My add-on acts upon a hierarchy of data (a tree). I am not sure how best to represent this hierarchy as properties to expose the data to the user.

For simplicity, let us define an example: say that each node of the tree has a "value" which for example purposes is a float. Each node also has zero, one, or many child nodes. As I understand it, properties must all be registered up front in register(), which is the problem -- I guess I need to register all the properties for all the children that could ever exist?

I have had good results with conditionally presenting UI elements in draw(), and so I thought that one approach could be to add an "isEnabled" flag to the node class and define the tree as having a certain maximum depth with each node having a maximum number of children. If in our example the maximum tree that we require has a max depth of 2 and max children of 5, we end up with 31 nodes: the root, the root's 5 children, and then each child has 5 children.

Then, for every node in the tree, for node.value and node.isEnabled register a property in register(). In draw, we can use the isEnabled flag to show or hide the children of a node, which kind of expands or collapses the tree.

Is there a cleaner way to map this kind of data to Blender properties?

Edit: I learned about PropertyGroup, but as I expected it doesn't like circular references.

class MyNode(bpy.types.PropertyGroup):
    value = bpy.props.IntProperty(name="value", default=1, min=1, max=1000, description="")
    child1 = bpy.props.PointerProperty(type=MyNode)

results in:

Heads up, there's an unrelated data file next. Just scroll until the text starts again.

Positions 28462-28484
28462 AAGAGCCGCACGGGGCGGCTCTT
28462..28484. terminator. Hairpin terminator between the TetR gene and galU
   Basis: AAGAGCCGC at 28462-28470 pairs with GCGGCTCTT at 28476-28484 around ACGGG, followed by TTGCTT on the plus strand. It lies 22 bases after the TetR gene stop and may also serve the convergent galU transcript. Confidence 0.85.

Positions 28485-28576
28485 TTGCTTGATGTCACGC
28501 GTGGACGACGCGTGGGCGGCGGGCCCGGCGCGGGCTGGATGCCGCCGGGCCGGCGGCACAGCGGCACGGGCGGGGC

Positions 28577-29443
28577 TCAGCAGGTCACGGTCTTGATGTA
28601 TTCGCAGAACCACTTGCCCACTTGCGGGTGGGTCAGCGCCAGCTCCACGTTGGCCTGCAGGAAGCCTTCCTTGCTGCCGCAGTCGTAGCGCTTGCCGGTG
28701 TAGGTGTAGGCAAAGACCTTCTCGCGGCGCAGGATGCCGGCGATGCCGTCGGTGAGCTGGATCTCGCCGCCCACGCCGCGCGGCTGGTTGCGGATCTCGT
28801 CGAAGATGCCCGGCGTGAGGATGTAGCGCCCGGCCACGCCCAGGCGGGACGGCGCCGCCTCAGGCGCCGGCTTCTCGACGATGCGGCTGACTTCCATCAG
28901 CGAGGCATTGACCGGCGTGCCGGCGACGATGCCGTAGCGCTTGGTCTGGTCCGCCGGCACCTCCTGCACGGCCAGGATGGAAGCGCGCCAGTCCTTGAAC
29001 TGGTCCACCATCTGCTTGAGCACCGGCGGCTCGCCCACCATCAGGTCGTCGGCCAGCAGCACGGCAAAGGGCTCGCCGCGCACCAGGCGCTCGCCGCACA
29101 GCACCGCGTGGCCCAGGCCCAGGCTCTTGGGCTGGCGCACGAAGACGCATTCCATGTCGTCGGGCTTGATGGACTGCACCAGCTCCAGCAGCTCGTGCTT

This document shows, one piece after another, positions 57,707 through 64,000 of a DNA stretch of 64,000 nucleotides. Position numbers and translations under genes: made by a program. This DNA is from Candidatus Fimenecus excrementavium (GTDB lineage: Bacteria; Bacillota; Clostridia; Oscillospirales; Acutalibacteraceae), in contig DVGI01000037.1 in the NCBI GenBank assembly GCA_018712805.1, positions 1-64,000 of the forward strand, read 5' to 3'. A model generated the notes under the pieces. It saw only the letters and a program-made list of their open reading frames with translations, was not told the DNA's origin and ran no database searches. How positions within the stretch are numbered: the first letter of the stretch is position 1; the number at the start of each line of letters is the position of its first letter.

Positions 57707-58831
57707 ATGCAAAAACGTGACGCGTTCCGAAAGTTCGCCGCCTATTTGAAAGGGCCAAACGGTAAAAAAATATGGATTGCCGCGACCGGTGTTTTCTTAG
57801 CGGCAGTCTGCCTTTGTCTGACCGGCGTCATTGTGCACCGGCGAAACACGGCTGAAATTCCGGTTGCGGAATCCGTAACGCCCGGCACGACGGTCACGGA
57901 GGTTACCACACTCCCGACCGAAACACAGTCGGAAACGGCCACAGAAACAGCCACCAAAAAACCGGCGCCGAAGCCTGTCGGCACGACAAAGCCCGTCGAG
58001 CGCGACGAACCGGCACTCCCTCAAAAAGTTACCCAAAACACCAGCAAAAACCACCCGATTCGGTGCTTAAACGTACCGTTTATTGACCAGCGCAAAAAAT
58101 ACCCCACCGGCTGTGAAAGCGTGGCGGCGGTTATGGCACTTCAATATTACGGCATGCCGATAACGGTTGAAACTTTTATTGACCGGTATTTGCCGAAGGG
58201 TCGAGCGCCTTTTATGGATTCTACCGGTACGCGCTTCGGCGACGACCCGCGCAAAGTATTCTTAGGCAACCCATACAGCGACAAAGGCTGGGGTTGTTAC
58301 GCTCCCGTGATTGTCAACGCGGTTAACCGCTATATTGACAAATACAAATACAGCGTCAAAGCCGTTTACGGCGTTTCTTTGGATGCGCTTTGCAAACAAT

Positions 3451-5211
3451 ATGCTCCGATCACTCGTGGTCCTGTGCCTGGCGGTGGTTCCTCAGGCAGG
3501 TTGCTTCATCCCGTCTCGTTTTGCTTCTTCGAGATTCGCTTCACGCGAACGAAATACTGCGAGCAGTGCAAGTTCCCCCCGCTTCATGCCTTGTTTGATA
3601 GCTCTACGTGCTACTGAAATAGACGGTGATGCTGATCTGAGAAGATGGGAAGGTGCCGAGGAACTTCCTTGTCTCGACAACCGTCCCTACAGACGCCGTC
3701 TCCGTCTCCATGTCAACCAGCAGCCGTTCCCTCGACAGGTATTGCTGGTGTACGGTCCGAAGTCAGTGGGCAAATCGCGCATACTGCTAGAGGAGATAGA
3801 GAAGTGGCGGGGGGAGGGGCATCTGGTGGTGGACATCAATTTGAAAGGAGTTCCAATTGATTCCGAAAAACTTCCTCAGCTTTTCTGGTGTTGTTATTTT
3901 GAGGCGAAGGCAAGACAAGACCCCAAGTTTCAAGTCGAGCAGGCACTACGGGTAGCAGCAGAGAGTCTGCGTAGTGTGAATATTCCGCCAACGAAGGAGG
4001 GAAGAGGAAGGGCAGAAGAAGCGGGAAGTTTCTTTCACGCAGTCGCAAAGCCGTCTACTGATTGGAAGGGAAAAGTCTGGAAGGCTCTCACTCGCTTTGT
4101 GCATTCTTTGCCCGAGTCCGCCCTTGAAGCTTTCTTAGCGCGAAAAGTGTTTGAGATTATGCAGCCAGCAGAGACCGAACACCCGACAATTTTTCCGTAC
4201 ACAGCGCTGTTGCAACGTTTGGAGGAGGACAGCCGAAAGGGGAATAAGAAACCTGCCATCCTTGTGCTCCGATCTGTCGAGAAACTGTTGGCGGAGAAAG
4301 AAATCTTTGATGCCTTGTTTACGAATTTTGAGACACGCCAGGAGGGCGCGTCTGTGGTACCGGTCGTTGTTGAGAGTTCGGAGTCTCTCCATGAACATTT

NameError: name 'MyNode' is not defined

But I think you could define classes for each level:

      A              MyRoot
  /       \
  B       C          MyTrunk
  |       |
 / \     / \
D   E   F   G        MyLeaf

I think that MyRoot can have a bpy.props.CollectionProperty(type=MyTrunk) and MyTrunk each have a collection of MyLeaf and then in register(), on single PointerProperty could be registered of type MyRoot.

This is pretty clean, except that you need to define a class for each level of the hierarchy. Therefore the hierarchy must necessarily be short and the maximum depth limited in advance (by the number of classes you're willing to define).


Leverage the collection

Collections in 2.8 have a hierarchy, well at least a children collection.

enter image description here Result of running test script

  • Can add custom properties to the collection.
  • Collections do not have a parent property, since they do not follow the single parent rule. Have added one.
  • Tagged the collection as "node" by adding an instance only custom property node["node"]

  • Set the root node parent to scene collection for visibility sake, similarly if the parent attribute is set to None

Test script.

import bpy
from bpy.props import FloatProperty, PointerProperty

# clean to test
for c in bpy.data.collections:
    if "node" in c.keys():

def link_children(self, context):
    if self.parent == self:
        self.parent = None
    if self.parent:
        print(self.name in self.parent.children)
        if self.name not in self.parent.children:
        self.parent = context.scene.collection

    mynodes = [n for n in bpy.data.collections if "node" in n.keys()]
    for n in mynodes:

        for c in n.children:
            if c.parent is not n:
        # TODO remove any "dead roots" in scene collection 
    return None

float_prop = FloatProperty()
bpy.types.Collection.float_prop = float_prop
bpy.types.Collection.parent = PointerProperty(type=bpy.types.Collection, update=link_children)

def mynode(name, scene=bpy.context.scene):
    node = bpy.data.collections.new(name)
    node["node"] = True
    return node

scene = bpy.context.scene
my_root = mynode("My Root")
my_root.parent = scene.collection
my_root.float_prop = 1

for i in range(2):
    my_trunk = mynode(f"My Trunk {i}")
    my_trunk.float_prop = 2
    my_trunk.parent = my_root
    for j in range(2):
        my_leaf = mynode(f"My Leaf {i}.{j}")
        my_leaf.float_prop = 3
        my_leaf.parent = my_trunk    

def draw_node(self, context):
    col = context.collection